Jane Wong’s latest book, How to Not Be Afraid of Everything is now available for pre-order at Alice James Books! In this edition of Sticky Fingers, Jane reads “MAD” from her collection and then talks with Editor in Chief Dorothy Chan about this remarkable poem and all things Eastern Zodiac.
Dorothy Chan: Jane, How to Not Be Afraid of Everything is one breathtaking beauty of a collection. I’m entranced—I’m emotional—and I’m in awe.
I want to start off with the symbolism of food in your collection. After all, it’s thoroughly impossible to talk about Chinese culture and history without talking about food. I admire the infinite ways food is used in your book. For instance, I keep lingering on these lines from “The Frontier,” early on: “I asked for too much. / That was the problem. / In a sky lit with smoke, / my mother peels shrimp and / I carry the shells into the yard / and bury them.” This is such a visceral and synesthetic image and act! I can picture and feel and smell the shrimp being peeled—I’ve done it many times myself—I can also picture my own mother and father doing this.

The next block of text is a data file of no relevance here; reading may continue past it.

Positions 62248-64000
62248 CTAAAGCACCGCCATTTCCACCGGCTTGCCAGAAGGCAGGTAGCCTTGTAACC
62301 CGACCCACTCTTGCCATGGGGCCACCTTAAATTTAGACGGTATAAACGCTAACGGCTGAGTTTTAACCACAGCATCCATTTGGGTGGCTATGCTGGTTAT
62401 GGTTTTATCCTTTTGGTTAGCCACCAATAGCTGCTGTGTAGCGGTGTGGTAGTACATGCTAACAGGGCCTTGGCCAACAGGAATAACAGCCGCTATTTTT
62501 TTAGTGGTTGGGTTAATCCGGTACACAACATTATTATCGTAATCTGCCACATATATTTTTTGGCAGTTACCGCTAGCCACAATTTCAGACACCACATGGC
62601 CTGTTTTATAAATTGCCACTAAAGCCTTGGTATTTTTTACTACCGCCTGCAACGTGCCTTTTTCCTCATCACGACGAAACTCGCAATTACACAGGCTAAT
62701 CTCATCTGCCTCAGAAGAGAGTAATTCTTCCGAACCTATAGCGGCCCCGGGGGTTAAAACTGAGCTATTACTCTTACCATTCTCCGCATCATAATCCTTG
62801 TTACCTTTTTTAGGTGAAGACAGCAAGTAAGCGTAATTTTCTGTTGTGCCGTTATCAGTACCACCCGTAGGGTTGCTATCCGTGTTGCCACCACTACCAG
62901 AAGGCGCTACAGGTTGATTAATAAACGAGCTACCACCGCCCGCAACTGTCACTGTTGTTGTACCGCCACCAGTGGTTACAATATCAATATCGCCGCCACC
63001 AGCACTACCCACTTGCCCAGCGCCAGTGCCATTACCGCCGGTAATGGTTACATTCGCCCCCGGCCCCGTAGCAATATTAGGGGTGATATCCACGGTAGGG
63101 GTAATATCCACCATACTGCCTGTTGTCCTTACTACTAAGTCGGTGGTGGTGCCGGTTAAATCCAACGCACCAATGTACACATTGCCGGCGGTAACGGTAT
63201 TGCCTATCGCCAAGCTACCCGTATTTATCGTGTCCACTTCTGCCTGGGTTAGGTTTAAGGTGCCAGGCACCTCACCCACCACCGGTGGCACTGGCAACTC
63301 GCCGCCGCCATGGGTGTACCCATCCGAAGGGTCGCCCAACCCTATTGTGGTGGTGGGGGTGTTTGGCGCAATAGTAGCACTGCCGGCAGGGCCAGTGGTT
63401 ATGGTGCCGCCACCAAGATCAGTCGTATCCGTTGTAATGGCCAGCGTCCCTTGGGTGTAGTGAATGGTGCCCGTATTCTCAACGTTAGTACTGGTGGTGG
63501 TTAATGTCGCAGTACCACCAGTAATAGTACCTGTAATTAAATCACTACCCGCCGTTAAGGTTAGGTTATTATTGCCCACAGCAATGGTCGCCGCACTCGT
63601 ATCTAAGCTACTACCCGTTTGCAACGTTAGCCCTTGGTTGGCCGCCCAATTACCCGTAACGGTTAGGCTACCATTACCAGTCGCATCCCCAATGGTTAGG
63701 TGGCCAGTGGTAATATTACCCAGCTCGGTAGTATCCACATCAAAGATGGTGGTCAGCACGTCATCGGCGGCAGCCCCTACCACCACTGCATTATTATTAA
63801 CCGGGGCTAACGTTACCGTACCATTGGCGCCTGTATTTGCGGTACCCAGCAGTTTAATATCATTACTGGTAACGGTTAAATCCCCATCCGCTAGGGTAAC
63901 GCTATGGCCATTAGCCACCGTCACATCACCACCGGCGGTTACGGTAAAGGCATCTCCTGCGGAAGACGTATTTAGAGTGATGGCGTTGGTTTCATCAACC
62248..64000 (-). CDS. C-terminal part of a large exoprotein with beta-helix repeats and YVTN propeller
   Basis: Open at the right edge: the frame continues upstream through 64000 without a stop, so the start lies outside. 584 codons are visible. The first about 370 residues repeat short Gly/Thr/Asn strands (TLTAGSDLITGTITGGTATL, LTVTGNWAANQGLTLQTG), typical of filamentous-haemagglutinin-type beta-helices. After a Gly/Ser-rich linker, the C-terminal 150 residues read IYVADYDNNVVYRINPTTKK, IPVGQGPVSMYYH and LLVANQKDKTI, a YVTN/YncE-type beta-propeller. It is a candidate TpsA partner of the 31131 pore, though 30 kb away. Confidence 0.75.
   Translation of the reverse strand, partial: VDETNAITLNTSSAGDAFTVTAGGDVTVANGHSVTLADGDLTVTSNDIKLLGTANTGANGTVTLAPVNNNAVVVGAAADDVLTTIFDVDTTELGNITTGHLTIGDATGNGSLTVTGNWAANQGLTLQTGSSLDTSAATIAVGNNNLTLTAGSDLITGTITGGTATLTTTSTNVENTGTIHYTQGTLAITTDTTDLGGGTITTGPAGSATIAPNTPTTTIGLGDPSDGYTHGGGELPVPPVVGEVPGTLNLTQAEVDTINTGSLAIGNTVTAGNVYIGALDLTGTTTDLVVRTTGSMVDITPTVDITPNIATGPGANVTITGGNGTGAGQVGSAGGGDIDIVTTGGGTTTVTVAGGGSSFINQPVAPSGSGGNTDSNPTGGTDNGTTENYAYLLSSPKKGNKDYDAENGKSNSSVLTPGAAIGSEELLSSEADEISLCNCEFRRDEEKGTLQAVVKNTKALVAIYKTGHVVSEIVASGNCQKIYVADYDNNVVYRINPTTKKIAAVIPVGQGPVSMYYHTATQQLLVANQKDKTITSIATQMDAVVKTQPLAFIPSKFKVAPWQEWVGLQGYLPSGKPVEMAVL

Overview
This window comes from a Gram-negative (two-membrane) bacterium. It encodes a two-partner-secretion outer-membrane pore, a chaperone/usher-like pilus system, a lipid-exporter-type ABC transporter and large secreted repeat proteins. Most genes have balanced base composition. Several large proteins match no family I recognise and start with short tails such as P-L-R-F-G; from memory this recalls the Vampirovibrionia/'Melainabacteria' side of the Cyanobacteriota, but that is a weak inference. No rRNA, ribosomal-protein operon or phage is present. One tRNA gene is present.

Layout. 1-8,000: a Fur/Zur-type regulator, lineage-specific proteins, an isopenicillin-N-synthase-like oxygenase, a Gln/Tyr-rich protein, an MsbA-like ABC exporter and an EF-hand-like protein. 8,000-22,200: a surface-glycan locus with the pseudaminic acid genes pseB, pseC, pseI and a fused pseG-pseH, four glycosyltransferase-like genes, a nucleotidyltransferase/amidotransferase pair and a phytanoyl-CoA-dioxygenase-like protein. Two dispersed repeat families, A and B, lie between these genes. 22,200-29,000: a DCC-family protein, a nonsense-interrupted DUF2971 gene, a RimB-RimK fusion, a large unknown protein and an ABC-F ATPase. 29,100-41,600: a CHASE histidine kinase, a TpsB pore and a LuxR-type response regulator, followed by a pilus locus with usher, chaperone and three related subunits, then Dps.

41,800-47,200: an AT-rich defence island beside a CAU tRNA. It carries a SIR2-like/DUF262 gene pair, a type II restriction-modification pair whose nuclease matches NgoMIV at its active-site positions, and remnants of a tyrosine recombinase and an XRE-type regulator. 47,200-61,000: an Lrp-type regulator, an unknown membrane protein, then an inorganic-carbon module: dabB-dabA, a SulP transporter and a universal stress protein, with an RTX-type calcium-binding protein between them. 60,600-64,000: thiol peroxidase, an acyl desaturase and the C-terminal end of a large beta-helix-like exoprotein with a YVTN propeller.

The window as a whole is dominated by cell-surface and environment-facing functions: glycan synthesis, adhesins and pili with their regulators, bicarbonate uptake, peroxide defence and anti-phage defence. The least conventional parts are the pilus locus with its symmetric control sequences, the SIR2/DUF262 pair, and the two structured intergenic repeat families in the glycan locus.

Of course, these scenes also speak to food that’s popular in East Asian immigrant households, along with what household labors are performed, all in the backdrop of “The Frontier.”
I also greatly admire the infinite “food voltas” of “The Beet.” I love how the image of the beet is spilled out—we then get to “I thought of lava thick as a tongue, / of my father’s ruined jaw,” but then we get love—“I wanted love. / It would occur to me, later, / in the center slice, how the beet / reminded me of undressing in front of you.”
Can you talk about the role of food in your collection? How did the symbolism of food evolve throughout as you were creating your poetic universes?